WASHINGTON — Three lessons jump out from the latest round of polling on key
First, just as Democrats have been saying, their endangered incumbent in Arkansas, Sen.
By 47% to 38%, registered voters in Arkansas approved of Pryor’s work in office, with only 14% unable or unwilling to give an opinion, according to a new poll by the New York Times and the Kaiser Family Foundation. By 46% to 36%, Pryor led his Republican opponent, Rep.
Pryor runs significantly ahead of his party’s candidate for governor, the poll found, bolstering the Democratic argument that his personal standing and family name (his father, David Pryor, served as governor and senator) can resist the state’s trend toward the
Strategists in both parties would be surprised to see Pryor win by 10 points, and Republicans were quick to criticize the poll. But their arguments resembled the ones leveled at surveys in 2012 that showed
Arkansas is important because it's one of three Southern states with races that Republicans probably need to win if they are to recapture a Senate majority. The GOP needs a net pickup of six seats to gain a majority. Assuming that they take Democratic seats in West Virginia, South Dakota and Montana, where the Republican candidates are favored, their best shots for the remaining three would be Alaska and the three Southern races, in Arkansas, North Carolina and Louisiana.
That leads to the second lesson: Despite all the attention they have received, the money poured into early campaign ads by the Koch brothers and conservative groups has made relatively little difference.
North Carolina provides a good example. Republicans hope to unseat Sen.
But although opponents have run several ads attacking Hagan for her support of Obama’s
The result: pretty much a wash. Several polls over the last couple of months have shown the matchup between Hagan and her most likely Republican opponent, Thom Tillis, the speaker of the state House, in a toss-up that roughly matches the state's nearly even partisan division, which is what one would have expected even if no money had been spent. The latest poll follows suit, with Hagan leading Tillis, 42% to 40%, essentially a tie.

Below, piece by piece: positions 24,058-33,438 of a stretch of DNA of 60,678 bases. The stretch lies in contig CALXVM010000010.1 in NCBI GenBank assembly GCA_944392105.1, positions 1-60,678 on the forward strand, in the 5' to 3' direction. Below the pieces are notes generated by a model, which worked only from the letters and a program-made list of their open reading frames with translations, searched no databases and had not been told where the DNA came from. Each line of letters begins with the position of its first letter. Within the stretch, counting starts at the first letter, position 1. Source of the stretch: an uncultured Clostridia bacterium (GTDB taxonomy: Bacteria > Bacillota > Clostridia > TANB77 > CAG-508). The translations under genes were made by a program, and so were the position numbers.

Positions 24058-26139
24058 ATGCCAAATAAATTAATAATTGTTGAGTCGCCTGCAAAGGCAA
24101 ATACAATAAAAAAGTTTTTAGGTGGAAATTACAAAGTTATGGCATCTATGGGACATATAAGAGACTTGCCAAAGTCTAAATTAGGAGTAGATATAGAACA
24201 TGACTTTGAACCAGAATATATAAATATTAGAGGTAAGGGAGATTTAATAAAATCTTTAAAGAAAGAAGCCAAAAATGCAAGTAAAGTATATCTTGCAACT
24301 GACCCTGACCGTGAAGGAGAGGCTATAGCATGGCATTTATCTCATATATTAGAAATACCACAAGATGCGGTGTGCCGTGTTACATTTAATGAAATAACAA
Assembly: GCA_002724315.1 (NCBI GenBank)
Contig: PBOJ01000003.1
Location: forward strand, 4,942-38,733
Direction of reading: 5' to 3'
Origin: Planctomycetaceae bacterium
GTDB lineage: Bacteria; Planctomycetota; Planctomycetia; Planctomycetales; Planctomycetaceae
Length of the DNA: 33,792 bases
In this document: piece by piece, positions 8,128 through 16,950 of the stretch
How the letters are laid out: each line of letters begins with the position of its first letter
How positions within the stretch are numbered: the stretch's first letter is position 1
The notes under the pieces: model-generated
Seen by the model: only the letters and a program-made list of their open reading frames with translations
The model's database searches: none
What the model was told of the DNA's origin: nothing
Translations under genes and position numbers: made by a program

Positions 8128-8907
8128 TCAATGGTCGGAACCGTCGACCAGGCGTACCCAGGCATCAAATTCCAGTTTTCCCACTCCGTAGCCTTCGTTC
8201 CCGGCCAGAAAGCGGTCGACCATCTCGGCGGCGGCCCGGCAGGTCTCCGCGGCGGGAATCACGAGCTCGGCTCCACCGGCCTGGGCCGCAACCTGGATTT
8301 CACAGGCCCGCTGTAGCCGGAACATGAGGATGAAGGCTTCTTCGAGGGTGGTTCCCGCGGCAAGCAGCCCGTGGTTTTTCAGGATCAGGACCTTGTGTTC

Maybe advertising will have more influence as the campaign heats up. Only about one in five North Carolina voters said they had been paying "a lot" of attention to the race so far, while 45% said they were paying little or none, the poll found. But for now, the effect of early money appears limited.
Third lesson: Although Obama's standing in Southern states remains very low, Democratic governors in two battlegrounds — Arkansas and Kentucky — are far more popular. They are also more popular than Republican governors in North Carolina and Louisiana.
In Arkansas, voters approved of the job done by Gov.
Similarly, in Kentucky, Democratic Gov.
By contrast, Republican Govs.
Both Beebe and Beshear have backed expansion of healthcare coverage under the Affordable Care Act. Beshear, in particular, has attracted national attention for Kentucky’s successful introduction of the new law. Both have expanded
Jindal’s position on healthcare could be an issue in Louisiana’s Senate race. The Democratic incumbent, Sen.
Nearly 250,000 Louisianans "are working 30, 40, 50 hours a week but find themselves caught in the Jindal gap because the state refuses to expand healthcare options to the working poor," she said.
How much of an issue Landrieu will actually make of Medicaid remains to be seen, but her comments show a route that Democrats may use to try to turn one aspect of the healthcare debate to their advantage in Republican states this fall.
The issue could also prove significant in Kentucky, where the Republican Senate leader,
History would indicate that Grimes won't win in Kentucky, which has a strongly Republican record in recent federal elections, but the new poll shows the two essentially tied, with 44% for McConnell and 43% for Grimes.